Now, as Mark Hibbs reports, the IAEA seems to have unilaterally informed members that under new "State-Level" safeguards each country will be subject to a unique but also non-negotiable safeguards regimen. The entire safeguards system appears to be morphing into a bizarre extra-judicial Rube Goldberg contraption that even signatory nations don't understand.
There is obviously a limit to how far the non-nuclear-weapon states will allow themselves to be placed under such increasingly onerous and labyrinthine (and at times, even contradictory) safeguards requirements while the nuclear-weapon states show little interest in taking their own disarmament obligations seriously. That limit is now being reached. This is not because most states without nuclear weapons have any interest in acquiring them -- or even acquiring nuclear energy for that matter -- but because the perception of the equitable bargain at the heart of the NPT has been destroyed. It's simply a matter of dignity and fairness even before any legalese is parsed.
The so-called "gang of four" -- George Shultz, William Perry, Henry Kissinger, and Sam Nunn -- put it well: the "continued reliance on nuclear weapons as the principal element for deterrence is encouraging, or at least excusing, the spread of these weapons, and will inevitably erode the essential cooperation necessary to avoid proliferation."
So what's the way out -- what would an NPT 2.0 look like? A bold new bargain would offer a "more-for-more" deal. The nuclear-weapon states -- or at least Russia and the United States, with a hefty 95 percent of the world's nuclear weapons between them - would offer swift and drastic reductions in their weapons stockpiles in exchange for the outright elimination of nuclear fuel processing activities (such as dual-use uranium enrichment and plutonium processing) in non-nuclear weapon states.
The chief of the Air Force's Strategic Plans and Policy Division recently argued that the United States could easily go down to 311 nuclear weapons -- instead of the 8,000 or so (deployed and reserve) we now hang around our neck as "bling," out of little more than Cold War inertia. Russia and other nuclear-weapon states could also make similar dramatic cuts in their arsenals without affecting deterrence one iota. In fact, such cuts ought not be seen as a concession at all: as Prof. Martin Hellman has persuasively argued, nuclear deterrence is not risk-free -- the 60-odd years of no accidental or unauthorized nuclear war only places very weak limits on how much longer our luck will hold out. Offshore oil drilling was also considered very safe for 50 years until the 2010 BP Deepwater Horizon disaster. Nuclear deterrence is perfectly safe until it isn't. The point is that any more nuclear weapons than the absolute bare minimum entails extra risk for us -- not to mention cost. It is in our own self-interest to dispose of them as soon as possible.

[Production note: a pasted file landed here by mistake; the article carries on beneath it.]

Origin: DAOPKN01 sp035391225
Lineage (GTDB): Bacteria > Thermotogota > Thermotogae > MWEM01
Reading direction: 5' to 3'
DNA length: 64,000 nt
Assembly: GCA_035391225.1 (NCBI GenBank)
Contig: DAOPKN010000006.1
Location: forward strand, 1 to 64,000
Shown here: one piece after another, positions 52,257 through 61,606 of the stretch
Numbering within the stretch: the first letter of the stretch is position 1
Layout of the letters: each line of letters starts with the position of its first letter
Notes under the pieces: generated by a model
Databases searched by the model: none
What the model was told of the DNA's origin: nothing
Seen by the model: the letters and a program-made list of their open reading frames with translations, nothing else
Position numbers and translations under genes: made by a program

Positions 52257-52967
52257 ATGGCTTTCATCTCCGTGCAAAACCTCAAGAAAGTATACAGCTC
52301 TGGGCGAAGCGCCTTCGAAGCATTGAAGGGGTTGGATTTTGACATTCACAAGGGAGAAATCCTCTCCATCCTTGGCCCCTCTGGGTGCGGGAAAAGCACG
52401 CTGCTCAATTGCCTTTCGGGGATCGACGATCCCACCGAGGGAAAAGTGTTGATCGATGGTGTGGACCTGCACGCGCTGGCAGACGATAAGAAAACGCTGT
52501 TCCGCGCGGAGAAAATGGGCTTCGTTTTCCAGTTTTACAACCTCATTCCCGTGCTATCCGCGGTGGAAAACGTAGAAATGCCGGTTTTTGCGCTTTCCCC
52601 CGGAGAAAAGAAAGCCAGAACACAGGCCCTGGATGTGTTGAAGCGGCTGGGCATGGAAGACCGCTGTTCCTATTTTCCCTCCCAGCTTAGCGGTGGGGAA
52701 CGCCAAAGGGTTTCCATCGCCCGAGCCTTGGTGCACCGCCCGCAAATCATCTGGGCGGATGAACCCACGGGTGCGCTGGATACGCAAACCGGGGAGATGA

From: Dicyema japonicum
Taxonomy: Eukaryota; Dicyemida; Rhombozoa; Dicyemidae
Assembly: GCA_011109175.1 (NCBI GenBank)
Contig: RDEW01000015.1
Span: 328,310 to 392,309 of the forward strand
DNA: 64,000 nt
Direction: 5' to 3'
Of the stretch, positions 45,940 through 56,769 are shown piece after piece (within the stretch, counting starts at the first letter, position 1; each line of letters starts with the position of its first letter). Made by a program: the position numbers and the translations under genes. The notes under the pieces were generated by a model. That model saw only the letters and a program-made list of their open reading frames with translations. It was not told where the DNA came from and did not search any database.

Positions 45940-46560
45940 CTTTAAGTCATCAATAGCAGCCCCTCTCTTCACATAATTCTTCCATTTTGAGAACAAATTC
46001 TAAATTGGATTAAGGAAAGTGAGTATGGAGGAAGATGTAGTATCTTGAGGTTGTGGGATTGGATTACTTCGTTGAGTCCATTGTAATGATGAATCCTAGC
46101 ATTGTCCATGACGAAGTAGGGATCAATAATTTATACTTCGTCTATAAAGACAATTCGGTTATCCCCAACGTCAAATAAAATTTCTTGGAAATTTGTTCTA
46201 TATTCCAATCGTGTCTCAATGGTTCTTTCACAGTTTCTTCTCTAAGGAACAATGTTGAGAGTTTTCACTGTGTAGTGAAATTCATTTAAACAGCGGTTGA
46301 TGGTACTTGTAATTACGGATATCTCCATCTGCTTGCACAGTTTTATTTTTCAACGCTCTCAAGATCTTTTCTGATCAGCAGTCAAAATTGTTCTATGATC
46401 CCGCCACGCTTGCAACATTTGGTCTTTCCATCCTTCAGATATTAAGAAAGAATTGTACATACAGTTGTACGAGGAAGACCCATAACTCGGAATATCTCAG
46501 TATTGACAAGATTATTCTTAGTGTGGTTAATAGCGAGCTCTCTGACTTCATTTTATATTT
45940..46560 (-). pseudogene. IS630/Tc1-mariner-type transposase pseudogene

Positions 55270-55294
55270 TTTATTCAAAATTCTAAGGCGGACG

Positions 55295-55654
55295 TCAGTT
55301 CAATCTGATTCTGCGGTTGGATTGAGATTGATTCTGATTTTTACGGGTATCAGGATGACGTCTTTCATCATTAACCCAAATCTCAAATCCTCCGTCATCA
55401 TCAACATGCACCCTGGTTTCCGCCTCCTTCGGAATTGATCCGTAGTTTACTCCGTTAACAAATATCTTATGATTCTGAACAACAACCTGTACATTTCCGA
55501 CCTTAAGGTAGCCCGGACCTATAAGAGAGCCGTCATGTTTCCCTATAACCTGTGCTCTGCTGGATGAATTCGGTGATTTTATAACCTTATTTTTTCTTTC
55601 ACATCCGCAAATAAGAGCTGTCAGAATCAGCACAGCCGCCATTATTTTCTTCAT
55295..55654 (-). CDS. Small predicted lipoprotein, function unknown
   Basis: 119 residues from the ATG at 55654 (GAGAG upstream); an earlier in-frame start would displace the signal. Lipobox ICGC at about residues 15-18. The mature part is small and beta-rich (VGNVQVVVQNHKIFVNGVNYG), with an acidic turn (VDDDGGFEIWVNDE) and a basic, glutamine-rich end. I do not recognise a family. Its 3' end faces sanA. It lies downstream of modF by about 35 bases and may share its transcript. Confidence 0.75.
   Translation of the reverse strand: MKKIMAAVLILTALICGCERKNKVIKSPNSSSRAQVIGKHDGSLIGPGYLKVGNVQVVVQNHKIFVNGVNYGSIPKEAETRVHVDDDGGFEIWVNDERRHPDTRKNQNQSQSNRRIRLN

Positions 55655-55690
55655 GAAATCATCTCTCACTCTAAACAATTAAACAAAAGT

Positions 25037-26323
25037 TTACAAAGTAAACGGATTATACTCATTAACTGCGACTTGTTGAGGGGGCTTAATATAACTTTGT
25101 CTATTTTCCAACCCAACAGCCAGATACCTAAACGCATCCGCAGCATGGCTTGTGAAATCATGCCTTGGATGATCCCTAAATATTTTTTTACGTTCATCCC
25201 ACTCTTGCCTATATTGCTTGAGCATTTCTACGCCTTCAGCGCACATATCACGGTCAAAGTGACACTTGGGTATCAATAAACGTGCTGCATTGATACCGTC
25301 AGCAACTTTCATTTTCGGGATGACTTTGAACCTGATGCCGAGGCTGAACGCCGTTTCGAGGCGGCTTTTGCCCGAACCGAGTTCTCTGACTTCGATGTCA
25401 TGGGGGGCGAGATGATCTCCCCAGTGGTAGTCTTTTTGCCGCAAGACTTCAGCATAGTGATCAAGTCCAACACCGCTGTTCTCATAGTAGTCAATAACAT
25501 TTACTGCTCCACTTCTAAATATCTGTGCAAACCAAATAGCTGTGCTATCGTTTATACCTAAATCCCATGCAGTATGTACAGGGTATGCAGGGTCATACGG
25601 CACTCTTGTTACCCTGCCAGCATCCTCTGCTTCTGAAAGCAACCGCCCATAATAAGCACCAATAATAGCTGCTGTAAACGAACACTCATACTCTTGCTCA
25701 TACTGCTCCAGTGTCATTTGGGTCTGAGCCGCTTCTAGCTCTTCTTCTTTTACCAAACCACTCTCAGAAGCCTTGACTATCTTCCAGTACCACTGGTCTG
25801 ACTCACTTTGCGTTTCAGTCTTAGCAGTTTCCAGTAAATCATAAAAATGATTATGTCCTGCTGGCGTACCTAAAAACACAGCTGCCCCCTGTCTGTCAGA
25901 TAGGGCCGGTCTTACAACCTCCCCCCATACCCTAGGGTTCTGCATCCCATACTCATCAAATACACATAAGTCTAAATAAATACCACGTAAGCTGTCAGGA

And, in return for such cuts, instead of individual non-nuclear-weapon states processing their own nuclear fuel, multinational fuel banks could be set-up to centralize and control nuclear material transfers. With the enormous amounts saved by slashing the budgets for nuclear weapons upkeep, the United States and Russia and other nuclear-weapon states could also help fund the IAEA to run and oversee such fuel banks. There would also be plenty of money left over for boosting the budget of the IAEA safeguards department so that it could better monitor nuclear transfers from the fuel banks in signatory nations. While certain non-nuclear-weapon states may be hesitant to give up fuel cycle activities altogether, inducements could be offered to reduce such activities to research-level programs.